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As rivers and streams across England and Wales shrink and dry up, causing damage to fish and other wildlife, the Angling Trust is calling for immediate hosepipe bans in all affected areas and for DEFRA to declare an official drought.
The Trust is concerned that too many water companies have been reluctant to act for fear of negative publicity, despite latest information from the Environment Agency showing that the water remaining in reservoirs is at its lowest since 1995 ranging from 70% to as low as 43% of normal capacity.
The period from November to July has seen the driest conditions in the south east of England since 1836, when records began. Unless there is an exceptionally wet autumn and winter this could be the beginning of a prolonged and severe drought causing serious problems in 2023 for the economy, the environment and public health.
Studies undertaken after the 2012 drought on the impacts of essential water supply shortages on the London economy gave a figures of losses between £250m and £330m a day – costs which will be even higher now.
The UK Centre of Ecology and Hydrology is predicting the drought conditions will continue until October, with river flows in central and southern England remaining low or exceptionally low.
With the low flows and the heat, fish are suffering, in both our rivers and still waters. The Angling Trust has seen data showing fish kills are at their highest level since 2014 and are likely to continue.
Alarmingly we have seen:
Hundreds of salmon, trout and eels having to be rescued from the rivers Teme and Redlake due to low oxygen levels;
250 trout moved further downstream on the river Lathkill due to low flows;
200-300 salmon, trout and eels rescued from the river Tarrant due to it drying up earlier than normal;
Fish rescues from de-watered Thames backwaters around Oxford;
Hundreds of fish killed at a still water in Sussex due to lack of oxygen, with the EA providing aeration support in response; and
Several hundred fish killed at a still water in Kent, with aeration provided to save the remaining stock.
Despite the dire situation only a small number of the 17 water companies in England and Wales have so far introduced hosepipe bans, although Thames Water have finally announced an intention to do so and will join with Southern Water, Welsh Water (Pembrokeshire), Isle of Man and South East Water, in restricting non essential water use for some of its customers.
Stuart Singleton-White, Head of Campaigns at the Angling Trust, said:
“We need the government to treat this as the crisis it is. We can all see the low flow in our rivers, many of our chalk stream drying up, and our fish and other wildlife suffering. If ministers aren’t bothered about the environment they should recognise that the economic cost of seeing the taps run dry is horrendous.
“The government must declare a drought now and the water companies should stop dragging their feet. It’s also concerning that the two candidates to be our next Prime Minister seem to have nothing to say about the crisis unfolding in front of them. We need to be saving every drop of water we can as things will not get better by simply praying for rain. The Met Office are reporting it is unlikely to come anytime soon, and we could well remain in this dry period through to the autumn.”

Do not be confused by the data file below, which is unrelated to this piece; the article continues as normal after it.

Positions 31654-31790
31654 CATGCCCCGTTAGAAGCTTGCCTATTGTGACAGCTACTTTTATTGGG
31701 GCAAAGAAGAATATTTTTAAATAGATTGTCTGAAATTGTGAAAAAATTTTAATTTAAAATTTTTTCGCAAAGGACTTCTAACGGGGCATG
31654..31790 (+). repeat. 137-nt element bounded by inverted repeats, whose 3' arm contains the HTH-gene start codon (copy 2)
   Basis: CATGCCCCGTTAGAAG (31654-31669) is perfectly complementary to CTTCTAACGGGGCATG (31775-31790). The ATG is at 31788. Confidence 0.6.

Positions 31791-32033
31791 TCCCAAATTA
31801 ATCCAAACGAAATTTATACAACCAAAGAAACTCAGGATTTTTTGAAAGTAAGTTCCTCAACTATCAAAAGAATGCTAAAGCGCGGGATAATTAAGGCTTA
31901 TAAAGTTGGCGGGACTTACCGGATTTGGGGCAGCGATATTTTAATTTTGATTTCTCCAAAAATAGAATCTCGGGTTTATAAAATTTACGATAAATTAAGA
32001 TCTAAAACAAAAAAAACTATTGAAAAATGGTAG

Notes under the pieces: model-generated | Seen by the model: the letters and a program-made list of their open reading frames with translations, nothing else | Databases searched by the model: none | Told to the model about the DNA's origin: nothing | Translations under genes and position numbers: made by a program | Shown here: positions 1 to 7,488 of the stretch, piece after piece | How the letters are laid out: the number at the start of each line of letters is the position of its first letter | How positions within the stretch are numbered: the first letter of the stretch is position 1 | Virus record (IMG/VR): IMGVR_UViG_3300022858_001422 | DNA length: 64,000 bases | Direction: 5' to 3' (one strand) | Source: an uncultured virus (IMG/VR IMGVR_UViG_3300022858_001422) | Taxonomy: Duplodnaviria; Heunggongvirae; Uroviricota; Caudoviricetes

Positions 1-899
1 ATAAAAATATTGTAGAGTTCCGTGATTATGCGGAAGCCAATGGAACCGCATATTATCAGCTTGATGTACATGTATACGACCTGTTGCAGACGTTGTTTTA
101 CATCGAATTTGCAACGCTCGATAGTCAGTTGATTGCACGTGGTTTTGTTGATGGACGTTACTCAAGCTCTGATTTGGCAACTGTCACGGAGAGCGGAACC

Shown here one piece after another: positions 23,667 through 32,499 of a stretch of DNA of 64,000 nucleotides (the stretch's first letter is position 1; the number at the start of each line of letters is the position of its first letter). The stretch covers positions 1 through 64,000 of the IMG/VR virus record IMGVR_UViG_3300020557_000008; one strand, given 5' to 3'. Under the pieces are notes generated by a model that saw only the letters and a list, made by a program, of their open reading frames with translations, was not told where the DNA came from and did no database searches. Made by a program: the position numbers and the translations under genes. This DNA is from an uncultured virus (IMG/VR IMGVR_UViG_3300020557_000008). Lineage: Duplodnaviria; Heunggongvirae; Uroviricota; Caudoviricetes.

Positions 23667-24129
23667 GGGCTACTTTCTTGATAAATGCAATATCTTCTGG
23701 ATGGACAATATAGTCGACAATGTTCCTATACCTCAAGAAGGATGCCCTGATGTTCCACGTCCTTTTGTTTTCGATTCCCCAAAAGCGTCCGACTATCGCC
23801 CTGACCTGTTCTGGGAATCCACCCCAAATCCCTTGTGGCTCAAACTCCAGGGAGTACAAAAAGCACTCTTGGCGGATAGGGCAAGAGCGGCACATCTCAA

The lack of new water resources is of huge concern with figures showing that no new reservoirs have been completed since privatisation in 1991 despite a population increase of over 10 million. In the south, where population growth is the most, the last new reservoir built was Farmoor, near Oxford, in 1976. To make matters worse, some water companies have actually sold off reservoirs.
Martin Salter, Chief Policy Adviser to the Angling Trust, said:
“Water policy in the UK has been a complacent shambles for decades. Population growth and climate change are not new challenges and should have been planned for a generation ago. The water infrastructure is creaking, leaking and inadequate and for far too long investment has been held back in favour of keeping water bills down, for which we are now about to pay a far higher price.
“Our rivers are drying up, fish and other wildlife are dying and not just on small streams. Big rivers, like the Thames, are suffering and has now dried up along a five-mile length from its source for the first time ever. And yet right now millions of gallons of scarce water is being wasted keeping golf courses and lawns green rather than helping rivers survive and our wildlife and economy protected.”
Water companies are due to publish their draft Water Resource Management Plan in November. Defra, and its regulators OFWAT and the Environment Agency, need to demand these plans are ambitious enough and have the urgency needed to ensure we build the resilience we need to prepare for a future when drought will be more common. This means fixing the leaks, improving water efficiency in our homes and businesses, and above all, creating more water storage by building reservoirs. We can no longer afford to waste water in times of plenty by failing to store it for times of scarcity.